Although I adore Carillon, I don't want it to invade my space unbidden, so these occasional bursts of lily were starting to become irritating.

Anyway, yesterday, a pencil rolled off my desk and fell onto the floor. I got down on all fours and began hunting for it amongst the maze of electrical cables, folders and stacks of paper. As I ventured deeper into this forest of paraphernalia, the smell reappeared. 'What the hell is going on?' I thought. 'There's no way I could've sprayed anything down here!' A few moments later, I found the culprit: a narrow strip of paper with a word jotted at one end. Lyral.

Gritting my teeth, I picked it up, threw it in the bin and have been lily-free ever since. But I feel ashamed to think that all this time I'd been blaming Mr Tauer's divine angel. Can anyone suggest a suitable punishment for me? Throwing me into a vat of Sécrétions Magnifiques, perhaps?


PS I'll bet the real irony of this story is that Carillon doesn't even contain Lyral...

Tuesday, 9 November 2010

Penhaligon's In Cambridge

Putting London aside for a moment, perfume shopping in Britain can be a disheartening experience: sales assistants are often clueless and the stock itself uninspiring. However, there are a few places out there that are well worth visiting, places like Penhaligon's on St Andrew's Street in Cambridge.

Whatever you may think of the fragrances they sell, the staff are welcoming, patient, extremely well-informed and always willing to engage in a genuine discussion of their products. There's a fine line between giving the customer enough space to browse at his or her own pace and ignoring them to the extent that they feel completely unwanted. The people at this particular branch of one of Britain's oldest perfumery houses know just how to achieve this balance. I pop in and say Hello on each and every one of my trips to Cambridge and I have yet to walk out without a huge smile on my face and a few enticing samples in my pocket. Make sure you stop by next time you're in the area.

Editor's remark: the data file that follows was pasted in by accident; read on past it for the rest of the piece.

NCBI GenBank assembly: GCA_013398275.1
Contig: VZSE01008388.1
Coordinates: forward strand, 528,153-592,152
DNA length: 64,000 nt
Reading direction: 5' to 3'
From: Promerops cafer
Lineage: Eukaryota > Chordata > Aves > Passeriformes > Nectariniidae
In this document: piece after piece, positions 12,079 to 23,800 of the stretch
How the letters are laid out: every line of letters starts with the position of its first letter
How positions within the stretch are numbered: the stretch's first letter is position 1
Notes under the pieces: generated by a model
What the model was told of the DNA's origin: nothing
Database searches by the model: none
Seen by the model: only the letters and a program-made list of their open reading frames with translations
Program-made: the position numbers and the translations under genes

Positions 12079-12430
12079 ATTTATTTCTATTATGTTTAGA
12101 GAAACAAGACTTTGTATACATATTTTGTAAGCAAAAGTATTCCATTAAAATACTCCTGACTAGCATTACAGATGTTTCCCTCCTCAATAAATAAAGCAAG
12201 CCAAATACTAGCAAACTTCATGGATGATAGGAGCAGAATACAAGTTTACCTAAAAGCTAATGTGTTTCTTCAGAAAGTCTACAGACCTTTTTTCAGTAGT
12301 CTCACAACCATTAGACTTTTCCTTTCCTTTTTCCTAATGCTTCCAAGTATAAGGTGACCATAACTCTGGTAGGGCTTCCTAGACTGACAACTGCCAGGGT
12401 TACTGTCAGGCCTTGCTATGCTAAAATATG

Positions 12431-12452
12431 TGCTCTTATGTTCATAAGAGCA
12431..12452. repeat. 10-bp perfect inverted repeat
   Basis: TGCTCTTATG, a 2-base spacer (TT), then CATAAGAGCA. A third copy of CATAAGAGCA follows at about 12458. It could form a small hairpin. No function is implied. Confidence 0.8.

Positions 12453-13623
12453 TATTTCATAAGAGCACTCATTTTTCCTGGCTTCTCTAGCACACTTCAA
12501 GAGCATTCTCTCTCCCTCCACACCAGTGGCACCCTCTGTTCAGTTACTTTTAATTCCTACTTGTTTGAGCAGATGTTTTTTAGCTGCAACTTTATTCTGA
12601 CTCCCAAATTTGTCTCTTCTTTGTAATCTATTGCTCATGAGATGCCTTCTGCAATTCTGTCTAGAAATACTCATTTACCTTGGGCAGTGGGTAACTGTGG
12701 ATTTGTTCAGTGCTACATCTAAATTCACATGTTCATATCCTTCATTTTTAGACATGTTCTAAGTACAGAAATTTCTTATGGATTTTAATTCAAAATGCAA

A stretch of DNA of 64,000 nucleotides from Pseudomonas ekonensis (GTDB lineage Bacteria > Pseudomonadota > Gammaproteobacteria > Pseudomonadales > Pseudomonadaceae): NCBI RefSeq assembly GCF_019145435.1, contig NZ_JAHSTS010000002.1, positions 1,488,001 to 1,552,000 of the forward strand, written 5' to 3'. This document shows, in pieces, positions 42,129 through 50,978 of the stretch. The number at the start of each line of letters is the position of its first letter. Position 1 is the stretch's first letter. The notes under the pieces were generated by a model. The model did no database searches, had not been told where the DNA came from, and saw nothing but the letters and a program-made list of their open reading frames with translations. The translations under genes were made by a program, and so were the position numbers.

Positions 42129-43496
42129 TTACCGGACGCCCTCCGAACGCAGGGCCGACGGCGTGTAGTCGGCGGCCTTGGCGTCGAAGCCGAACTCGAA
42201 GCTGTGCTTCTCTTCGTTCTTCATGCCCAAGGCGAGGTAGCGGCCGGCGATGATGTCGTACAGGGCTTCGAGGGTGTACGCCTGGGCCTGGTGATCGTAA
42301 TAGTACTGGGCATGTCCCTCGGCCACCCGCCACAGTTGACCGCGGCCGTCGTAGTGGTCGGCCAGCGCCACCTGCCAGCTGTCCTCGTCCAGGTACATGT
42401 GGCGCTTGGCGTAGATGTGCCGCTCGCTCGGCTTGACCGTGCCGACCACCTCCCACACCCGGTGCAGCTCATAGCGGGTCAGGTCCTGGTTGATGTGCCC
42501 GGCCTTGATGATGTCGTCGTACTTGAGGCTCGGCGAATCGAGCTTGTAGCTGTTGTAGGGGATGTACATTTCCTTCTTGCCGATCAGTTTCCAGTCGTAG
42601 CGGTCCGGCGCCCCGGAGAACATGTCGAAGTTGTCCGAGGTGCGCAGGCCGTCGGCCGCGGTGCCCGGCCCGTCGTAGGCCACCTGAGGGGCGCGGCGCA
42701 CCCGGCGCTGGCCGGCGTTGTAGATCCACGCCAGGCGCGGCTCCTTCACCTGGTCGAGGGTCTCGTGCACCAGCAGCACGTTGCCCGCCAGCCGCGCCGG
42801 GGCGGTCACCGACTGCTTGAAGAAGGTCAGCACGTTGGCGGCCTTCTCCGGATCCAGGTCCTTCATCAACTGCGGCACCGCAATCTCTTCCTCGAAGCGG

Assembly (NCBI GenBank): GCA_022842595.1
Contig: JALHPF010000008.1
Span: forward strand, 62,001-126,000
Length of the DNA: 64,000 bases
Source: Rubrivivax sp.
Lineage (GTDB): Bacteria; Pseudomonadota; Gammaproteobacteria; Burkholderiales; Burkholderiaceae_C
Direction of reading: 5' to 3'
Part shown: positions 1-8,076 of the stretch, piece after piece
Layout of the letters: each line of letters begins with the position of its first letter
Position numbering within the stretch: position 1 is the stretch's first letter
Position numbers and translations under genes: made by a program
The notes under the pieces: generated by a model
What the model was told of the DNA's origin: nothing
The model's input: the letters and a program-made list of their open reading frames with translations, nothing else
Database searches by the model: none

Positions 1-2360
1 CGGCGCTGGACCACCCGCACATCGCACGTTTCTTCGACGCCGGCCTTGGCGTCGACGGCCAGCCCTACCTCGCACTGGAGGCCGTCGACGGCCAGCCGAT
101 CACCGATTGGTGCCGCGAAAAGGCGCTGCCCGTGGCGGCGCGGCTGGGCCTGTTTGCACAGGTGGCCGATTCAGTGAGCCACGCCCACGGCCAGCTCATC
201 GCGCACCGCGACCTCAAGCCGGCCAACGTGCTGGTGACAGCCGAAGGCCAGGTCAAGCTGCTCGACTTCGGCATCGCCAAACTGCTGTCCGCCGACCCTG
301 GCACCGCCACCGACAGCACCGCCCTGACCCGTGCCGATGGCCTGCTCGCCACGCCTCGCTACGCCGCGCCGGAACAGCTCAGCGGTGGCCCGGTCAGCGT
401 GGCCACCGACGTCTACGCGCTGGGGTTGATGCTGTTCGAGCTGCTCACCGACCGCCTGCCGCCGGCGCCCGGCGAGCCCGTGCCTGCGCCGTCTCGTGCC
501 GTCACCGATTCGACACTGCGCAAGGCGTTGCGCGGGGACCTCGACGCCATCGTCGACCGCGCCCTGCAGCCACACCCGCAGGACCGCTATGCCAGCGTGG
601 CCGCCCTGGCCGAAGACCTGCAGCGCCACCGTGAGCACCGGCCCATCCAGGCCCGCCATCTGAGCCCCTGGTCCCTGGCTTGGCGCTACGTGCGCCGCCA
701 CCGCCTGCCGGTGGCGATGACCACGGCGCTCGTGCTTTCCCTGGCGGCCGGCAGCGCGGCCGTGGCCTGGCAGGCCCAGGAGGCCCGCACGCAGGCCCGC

Monday, 8 November 2010

Give People Credit

Here's a conversation between a couple overheard in Boots the other day:

She: [sprays a scent onto a strip] What about this one?

He: [sniffs] Umm... don't know... too sweet, maybe?

She: Yeah, you're probably right. [sprays another bottle] And this one?

He: Weeell... I don't know, I think I just want something... you know, a bit fresher.

She: Okay, what about this one?

He: Oh, I quite like that. Yeah, that's good. [sniffs deeply] Yeah, that's definitely got potential. Let's have the bottle. [sprays some more on the back of his hand]

She: And you reckon half an hour will be enough?

He: Oh, yeah, definitely, that'll be plenty. Usually, if my skin's going to react badly to something, it only takes about ten minutes, so half an hour should be more than enough.

And with that they walked away to another section of the shop, but it was all I could do to stop myself from running after them, throwing myself at their feet and pleading, "Please could you write to your MEP and tell him or her that even though you sometimes have allergic reactions to perfumes, you don't actually mind trying them on your skin for yourself and making an informed, indivudal decision about whether you're going to purchase them." I didn't do that, of course. This is England, after all.

Oh, and by the way, in case you're interested, the fragrance which grabbed the gentleman's attention was the original Hugo by Hugo Boss.


Sunday, 7 November 2010

Blood And Other Bodily Fluids? You Smell Wonderful, Dahling!

The other day, the unthinkable happened. I was at a perfume shop, chatting with a sales assistant who at one point asked me to smell the wrist of her male colleague. I walked over to him, took a few sniffs and jerked my head back in surprise.

"What?" I said, "but... it can't be!"

"It is," she said.

I smelled again, utterly unable to comprehend why the pit of my stomach wasn't threatening to turn itself inside out with revulsion. "Is it really?" I asked.

"Yes. Sécrétions Magnifiques."

"No way!" I smelled again, and sure enough, that instantly recognisable metallic wrongness was easy to discern, but it was backed by a light, gentle floral note that somehow made the whole thing perfectly pleasant. I looked up at the wrist's owner. "Well done! I didn't think anyone would ever be able to pull that off. But it really works on you."

"Thank you," he said, smiling. "I like it too."

So there you go: don't ever let anyone tell you that individual body chemistry is irrelevant!


Thursday, 4 November 2010

Review: Carillon Pour Un Ange by Tauer Perfumes (2010)

A few weeks ago, Madame Persolaise and I were on an escalator, descending into London's Tube network. She was wearing vintage Diorissimo; I'd dabbed my wrists with a few drops of an oud oil I'd picked up in India. As we sank deeper inside the city, a draught of air rushed past us, blowing through our hair and clothes. And in that instant, something rather magical happened. The incomparable lily of the valley of Monsieur Roudnitska's masterpiece mingled with the feral snarl of my oud and created an entirely new scent around us: an odd, unearthly mix that glowed over our heads like an incandescent halo.